COVID fatigue: ‘I’m getting really tired of this’

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ALBANY, N.Y. (NEWS10)- As society moves together towards the one-year anniversary of the COVID-19 pandemic many people are experiencing COVID fatigue. So, what is COVID fatigue?

“If you think about what the word fatigue itself simply means is being tired, exhausted, often fatigue involves feeling overwhelmed and I think it fits very appropriately with what all of us have been experiencing at one point or another, or continue to experience,” said Dr. Joseph Di Lullo.

Dr. Di Lullo, a psychiatrist at St. Peter’s Health Partners, said many of his clients have begun their telehealth sessions with “I’m getting really tired of this.”

“I think that on one level or another the majority of patients are certainly experiencing a certain degree of fatigue, of frustration, particularly with the isolation. People who live alone and have relied on contact with others, going outside or other people coming in to visit are suffering,” he said.

Fight COVID fatigue

  • Continue self-care routines like grooming, exercise, or meditation.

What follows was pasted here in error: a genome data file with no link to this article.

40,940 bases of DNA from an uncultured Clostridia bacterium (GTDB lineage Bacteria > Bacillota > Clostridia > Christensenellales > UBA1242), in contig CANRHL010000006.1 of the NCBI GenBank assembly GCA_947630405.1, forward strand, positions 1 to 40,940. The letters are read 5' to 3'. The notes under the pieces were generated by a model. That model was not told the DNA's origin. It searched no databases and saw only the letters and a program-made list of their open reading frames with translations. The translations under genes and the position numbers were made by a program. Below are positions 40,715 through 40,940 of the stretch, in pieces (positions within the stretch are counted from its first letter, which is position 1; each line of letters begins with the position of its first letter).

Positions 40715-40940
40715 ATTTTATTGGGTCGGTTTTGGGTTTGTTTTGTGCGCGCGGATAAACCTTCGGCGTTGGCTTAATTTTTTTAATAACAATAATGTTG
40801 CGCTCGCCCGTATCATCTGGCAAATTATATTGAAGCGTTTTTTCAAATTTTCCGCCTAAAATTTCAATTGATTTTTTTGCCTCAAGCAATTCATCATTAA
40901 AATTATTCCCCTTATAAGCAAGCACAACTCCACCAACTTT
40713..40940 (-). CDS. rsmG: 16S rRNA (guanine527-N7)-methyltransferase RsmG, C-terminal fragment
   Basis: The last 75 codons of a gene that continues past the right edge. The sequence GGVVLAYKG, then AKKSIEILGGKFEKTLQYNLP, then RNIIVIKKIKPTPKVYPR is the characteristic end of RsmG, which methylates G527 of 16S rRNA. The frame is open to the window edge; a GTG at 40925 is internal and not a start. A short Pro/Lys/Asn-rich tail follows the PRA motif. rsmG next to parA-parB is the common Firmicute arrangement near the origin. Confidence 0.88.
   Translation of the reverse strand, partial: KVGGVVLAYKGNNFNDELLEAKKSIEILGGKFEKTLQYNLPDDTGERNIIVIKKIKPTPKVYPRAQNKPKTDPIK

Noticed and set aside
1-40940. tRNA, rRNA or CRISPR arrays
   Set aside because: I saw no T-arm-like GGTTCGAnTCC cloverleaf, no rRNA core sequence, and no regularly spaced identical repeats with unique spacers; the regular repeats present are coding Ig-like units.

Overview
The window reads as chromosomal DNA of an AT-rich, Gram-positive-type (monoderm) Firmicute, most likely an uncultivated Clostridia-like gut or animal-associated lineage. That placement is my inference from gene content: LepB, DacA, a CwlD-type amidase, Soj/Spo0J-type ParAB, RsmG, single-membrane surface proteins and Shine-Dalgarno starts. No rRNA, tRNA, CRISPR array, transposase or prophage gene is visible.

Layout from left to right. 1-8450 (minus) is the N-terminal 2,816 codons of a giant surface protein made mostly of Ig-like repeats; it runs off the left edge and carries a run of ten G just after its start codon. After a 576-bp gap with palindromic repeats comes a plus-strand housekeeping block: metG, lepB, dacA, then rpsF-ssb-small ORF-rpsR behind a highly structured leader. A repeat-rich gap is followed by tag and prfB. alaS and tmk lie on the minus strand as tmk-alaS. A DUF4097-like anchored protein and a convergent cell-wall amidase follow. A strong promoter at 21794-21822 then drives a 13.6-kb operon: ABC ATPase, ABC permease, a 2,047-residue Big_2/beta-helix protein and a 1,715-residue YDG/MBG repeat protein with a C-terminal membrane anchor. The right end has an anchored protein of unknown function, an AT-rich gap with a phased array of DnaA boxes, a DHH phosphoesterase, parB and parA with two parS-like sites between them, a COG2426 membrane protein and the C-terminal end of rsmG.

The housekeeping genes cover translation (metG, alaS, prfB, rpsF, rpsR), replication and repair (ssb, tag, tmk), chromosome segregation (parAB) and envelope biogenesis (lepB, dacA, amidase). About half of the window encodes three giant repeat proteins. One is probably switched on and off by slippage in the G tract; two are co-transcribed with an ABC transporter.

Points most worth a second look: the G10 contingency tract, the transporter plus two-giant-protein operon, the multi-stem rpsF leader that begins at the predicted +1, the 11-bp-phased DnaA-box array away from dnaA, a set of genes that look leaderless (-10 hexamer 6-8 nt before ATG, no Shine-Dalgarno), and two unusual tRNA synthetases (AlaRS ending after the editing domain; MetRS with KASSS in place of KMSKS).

• Practice “an attitude of gratitude” every day. Start the day with some thoughts of what you’re grateful for or positive thoughts.
  • Look for things that inspire feelings of hopefulness about the future.
  • Be kind and help others.

Because people, as a whole, crave routine, Dr. Di Lullo said the unpredictability of COVID-19 has created an underlying collective fear. Not knowing who will become infected, how severe the symptoms will be, and the threat of hospitalization or death creates anxiety.

To get additional support

“There’s this collective exhaustion of just the progression of this illness and trying to prevent its transmission and then on a social level there’s been this fatigue of wearing a mask, not wearing a mask, and all the conflicts that have arisen over that topic alone,” said Dr. Di Lullo.

Although well-intentioned, confronting a loved one, family member, or friend about changes in their personality may increase their feelings of anxiety. An approach using caution, gentleness, and affection is the best way to help someone.

How to help someone with COVID fatigue

  • Suggest a walk or activity in a comfortable environment.
  • Begin the conversation by talking about your own experiences and feelings. It’s also important to talk about losses or sacrifices. This creates space for the other person to share their experiences or feelings.
  • If the opportunity arises, ask the person if they feel like they might benefit from a further conversation or speaking to a professional.

“The least effective and helpful thing to do is confronting them head-on,” Dr. Di Lullo said. Using phrases like “You really need to get help,” or “You really need to talk to someone because you’re really irritated and cranky” is not helpful for someone dealing with COVID fatigue.

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